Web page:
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02/2017 | Neuropsychopharmacology   IF 7.8
Individual Variations in the Mechanisms of Nicotine Seeking: A Key for Research on Nicotine Dependence.
Garcia-Rivas V, Cannella N, Deroche-Gamonet V


27/11/2015 | Neuropsychopharmacology   IF 7.8
Differential Control of Cocaine Self-Administration by GABAergic and Glutamatergic CB1 Cannabinoid Receptors.
Martin-Garcia E, Bourgoin L, Cathala A, Kasanetz F, Mondesir M, Gutierrez-Rodriguez A, Reguero L, Fiancette JF, Grandes P, Spampinato U, Maldonado R, Piazza PV, Marsicano G, Deroche-Gamonet V

The type 1 cannabinoid receptor (CB1) modulates numerous neurobehavioral processes and is therefore explored as a target for the treatment of several mental and neurological diseases. However, previous studies have investigated CB1 by targeting it globally, regardless of its two main neuronal localizations on glutamatergic and GABAergic neurons. In the context of cocaine addiction this lack of selectivity is critical since glutamatergic and GABAergic neuronal transmission is involved in different aspects of the disease. To determine whether CB1 exerts different control on cocaine-seeking according to its two main neuronal localizations, we used mutant mice with deleted CB1 in cortical glutamatergic neurons (Glu-CB1) or in forebrain GABAergic neurons (GABA-CB1). In Glu-CB1, gene deletion concerns the dorsal telencephalon, including neocortex, paleocortex, archicortex, hippocampal formation and the cortical portions of the amygdala. In GABA-CB1, it concerns several cortical and non-cortical areas including the dorsal striatum, nucleus accumbens, thalamic and hypothalamic nuclei. We tested complementary components of cocaine self-administration, separating the influence of primary and conditioned effects. Mechanisms underlying each phenotype were explored using in vivo microdialysis and ex vivo electrophysiology. We show that CB1 expression in forebrain GABAergic neurons controls mouse sensitivity to cocaine, while CB1 expression in cortical glutamatergic neurons controls associative learning processes. In accordance, in the nucleus accumbens, GABA-CB1 receptors control cocaine-induced dopamine release and Glu-CB1 receptors control AMPAR/NMDAR ratio; a marker of synaptic plasticity. Our findings demonstrate a critical distinction of the altered balance of Glu-CB1 and GABA-CB1 activity that could participate in the vulnerability to cocaine abuse and addiction. Moreover, these novel insights advance our understanding of CB1 neuropathophysiology.Neuropsychopharmacology accepted article preview online, 27 November 2015. doi:10.1038/npp.2015.351.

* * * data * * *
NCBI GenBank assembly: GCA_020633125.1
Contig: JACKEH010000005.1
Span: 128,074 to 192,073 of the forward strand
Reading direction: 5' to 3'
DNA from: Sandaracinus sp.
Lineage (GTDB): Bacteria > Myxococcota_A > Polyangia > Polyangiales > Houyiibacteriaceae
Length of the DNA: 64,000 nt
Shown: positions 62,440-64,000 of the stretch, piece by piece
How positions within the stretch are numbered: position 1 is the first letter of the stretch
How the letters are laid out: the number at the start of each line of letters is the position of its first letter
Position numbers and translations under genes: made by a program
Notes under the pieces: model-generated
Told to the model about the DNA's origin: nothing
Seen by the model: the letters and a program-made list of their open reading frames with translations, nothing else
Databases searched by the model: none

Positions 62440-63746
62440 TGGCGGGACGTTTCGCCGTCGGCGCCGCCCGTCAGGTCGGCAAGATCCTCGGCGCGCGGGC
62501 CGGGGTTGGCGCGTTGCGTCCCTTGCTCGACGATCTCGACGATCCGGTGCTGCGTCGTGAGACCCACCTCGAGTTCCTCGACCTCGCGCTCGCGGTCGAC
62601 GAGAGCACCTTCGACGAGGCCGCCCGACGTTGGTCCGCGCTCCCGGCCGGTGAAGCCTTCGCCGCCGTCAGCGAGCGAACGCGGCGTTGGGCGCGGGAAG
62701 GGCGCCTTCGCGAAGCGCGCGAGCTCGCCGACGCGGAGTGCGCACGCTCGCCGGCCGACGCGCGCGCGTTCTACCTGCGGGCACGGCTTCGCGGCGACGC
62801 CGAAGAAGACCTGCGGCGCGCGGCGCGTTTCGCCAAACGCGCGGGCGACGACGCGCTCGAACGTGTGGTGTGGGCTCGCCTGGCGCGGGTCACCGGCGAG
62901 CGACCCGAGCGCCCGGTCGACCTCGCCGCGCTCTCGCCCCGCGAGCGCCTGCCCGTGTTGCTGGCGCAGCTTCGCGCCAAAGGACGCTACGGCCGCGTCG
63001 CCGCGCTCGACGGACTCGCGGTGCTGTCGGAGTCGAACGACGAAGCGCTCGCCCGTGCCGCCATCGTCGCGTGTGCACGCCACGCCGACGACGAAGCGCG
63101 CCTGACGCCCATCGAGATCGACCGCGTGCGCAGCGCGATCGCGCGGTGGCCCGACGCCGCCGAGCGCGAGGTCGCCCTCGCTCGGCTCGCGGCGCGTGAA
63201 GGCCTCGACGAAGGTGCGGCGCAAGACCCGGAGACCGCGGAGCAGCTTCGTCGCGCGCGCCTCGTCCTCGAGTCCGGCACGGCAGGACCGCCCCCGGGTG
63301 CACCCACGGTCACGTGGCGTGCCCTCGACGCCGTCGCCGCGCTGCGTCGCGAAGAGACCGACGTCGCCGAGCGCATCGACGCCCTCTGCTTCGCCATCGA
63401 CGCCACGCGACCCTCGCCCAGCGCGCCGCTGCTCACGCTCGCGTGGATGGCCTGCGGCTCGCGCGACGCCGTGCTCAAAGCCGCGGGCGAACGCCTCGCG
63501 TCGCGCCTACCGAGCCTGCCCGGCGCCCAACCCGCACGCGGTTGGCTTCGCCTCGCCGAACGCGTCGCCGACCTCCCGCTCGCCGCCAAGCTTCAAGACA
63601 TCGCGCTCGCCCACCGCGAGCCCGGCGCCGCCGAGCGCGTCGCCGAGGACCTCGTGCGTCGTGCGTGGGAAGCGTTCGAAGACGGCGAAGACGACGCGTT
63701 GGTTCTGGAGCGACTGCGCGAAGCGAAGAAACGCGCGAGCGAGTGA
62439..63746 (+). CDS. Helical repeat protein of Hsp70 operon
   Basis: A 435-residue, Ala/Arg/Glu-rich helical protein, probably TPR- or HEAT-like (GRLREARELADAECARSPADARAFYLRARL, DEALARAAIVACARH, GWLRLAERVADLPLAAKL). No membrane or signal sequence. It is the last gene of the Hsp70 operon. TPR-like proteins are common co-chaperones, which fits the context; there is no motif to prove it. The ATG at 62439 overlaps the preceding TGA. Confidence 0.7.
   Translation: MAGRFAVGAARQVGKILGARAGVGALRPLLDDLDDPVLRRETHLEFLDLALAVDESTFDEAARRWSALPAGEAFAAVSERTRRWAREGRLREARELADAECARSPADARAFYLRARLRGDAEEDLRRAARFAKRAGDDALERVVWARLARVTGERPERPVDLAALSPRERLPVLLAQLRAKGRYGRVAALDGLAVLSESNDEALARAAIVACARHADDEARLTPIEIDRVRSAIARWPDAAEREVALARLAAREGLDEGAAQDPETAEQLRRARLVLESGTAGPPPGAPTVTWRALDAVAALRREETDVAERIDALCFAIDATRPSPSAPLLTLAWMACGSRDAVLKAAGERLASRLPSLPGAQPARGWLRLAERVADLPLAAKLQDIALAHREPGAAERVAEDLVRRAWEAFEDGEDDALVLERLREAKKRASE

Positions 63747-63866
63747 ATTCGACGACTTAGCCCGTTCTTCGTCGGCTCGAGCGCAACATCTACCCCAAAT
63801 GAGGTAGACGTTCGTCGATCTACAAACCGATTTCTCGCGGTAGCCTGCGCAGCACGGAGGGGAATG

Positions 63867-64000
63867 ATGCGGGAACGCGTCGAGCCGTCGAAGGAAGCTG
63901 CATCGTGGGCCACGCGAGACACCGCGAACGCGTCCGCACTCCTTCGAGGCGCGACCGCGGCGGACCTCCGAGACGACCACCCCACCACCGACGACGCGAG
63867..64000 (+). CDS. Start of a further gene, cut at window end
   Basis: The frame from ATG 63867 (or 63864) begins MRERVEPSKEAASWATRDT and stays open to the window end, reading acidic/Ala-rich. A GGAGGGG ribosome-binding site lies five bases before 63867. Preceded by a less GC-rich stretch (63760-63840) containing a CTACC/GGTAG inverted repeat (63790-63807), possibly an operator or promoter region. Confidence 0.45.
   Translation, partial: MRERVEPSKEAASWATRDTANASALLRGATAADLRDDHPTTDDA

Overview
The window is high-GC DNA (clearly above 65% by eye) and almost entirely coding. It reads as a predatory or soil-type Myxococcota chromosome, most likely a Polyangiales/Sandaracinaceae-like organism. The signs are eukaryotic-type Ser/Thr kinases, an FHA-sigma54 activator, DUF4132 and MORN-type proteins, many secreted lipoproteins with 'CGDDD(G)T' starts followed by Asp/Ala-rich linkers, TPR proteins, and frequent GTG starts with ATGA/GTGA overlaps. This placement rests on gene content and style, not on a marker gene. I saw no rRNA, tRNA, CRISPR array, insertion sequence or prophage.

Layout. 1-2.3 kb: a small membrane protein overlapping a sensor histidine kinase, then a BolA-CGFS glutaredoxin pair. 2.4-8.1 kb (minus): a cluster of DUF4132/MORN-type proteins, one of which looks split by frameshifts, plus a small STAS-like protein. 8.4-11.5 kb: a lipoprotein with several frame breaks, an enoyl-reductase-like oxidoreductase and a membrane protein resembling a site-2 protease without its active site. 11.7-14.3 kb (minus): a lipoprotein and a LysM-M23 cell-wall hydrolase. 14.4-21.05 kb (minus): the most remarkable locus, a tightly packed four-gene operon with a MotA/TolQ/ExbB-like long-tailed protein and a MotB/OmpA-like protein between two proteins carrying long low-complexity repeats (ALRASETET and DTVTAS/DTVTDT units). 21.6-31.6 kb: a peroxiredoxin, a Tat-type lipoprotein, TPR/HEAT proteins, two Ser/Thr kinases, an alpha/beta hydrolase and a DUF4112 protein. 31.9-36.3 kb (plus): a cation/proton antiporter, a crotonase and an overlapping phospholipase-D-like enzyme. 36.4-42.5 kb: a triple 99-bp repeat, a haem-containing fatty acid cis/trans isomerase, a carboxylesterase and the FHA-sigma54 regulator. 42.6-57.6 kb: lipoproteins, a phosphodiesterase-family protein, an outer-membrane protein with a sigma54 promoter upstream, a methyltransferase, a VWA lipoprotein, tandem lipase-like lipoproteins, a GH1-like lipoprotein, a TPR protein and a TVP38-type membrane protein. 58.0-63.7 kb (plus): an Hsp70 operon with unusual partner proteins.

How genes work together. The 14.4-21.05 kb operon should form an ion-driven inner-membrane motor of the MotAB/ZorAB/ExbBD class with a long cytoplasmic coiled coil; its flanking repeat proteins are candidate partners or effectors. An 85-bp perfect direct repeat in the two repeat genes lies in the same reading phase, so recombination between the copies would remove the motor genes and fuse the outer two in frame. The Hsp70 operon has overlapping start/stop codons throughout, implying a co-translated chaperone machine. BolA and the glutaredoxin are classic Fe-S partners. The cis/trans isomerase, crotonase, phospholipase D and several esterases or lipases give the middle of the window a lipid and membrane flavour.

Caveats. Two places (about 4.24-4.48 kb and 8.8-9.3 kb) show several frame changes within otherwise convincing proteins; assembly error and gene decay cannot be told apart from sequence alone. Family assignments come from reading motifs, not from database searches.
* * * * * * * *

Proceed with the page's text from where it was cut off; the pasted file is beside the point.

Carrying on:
17/03/2014 | Neuropsychopharmacology   IF 7.8
Frequency of Cocaine Self-Administration Influences Drug Seeking in the Rat: Optogenetic Evidence for a Role of the Prelimbic Cortex.
Martin-Garcia E, Courtin J, Renault P, Fiancette JF, Wurtz H, Simonnet A, Levet F, Herry C, Deroche-Gamonet V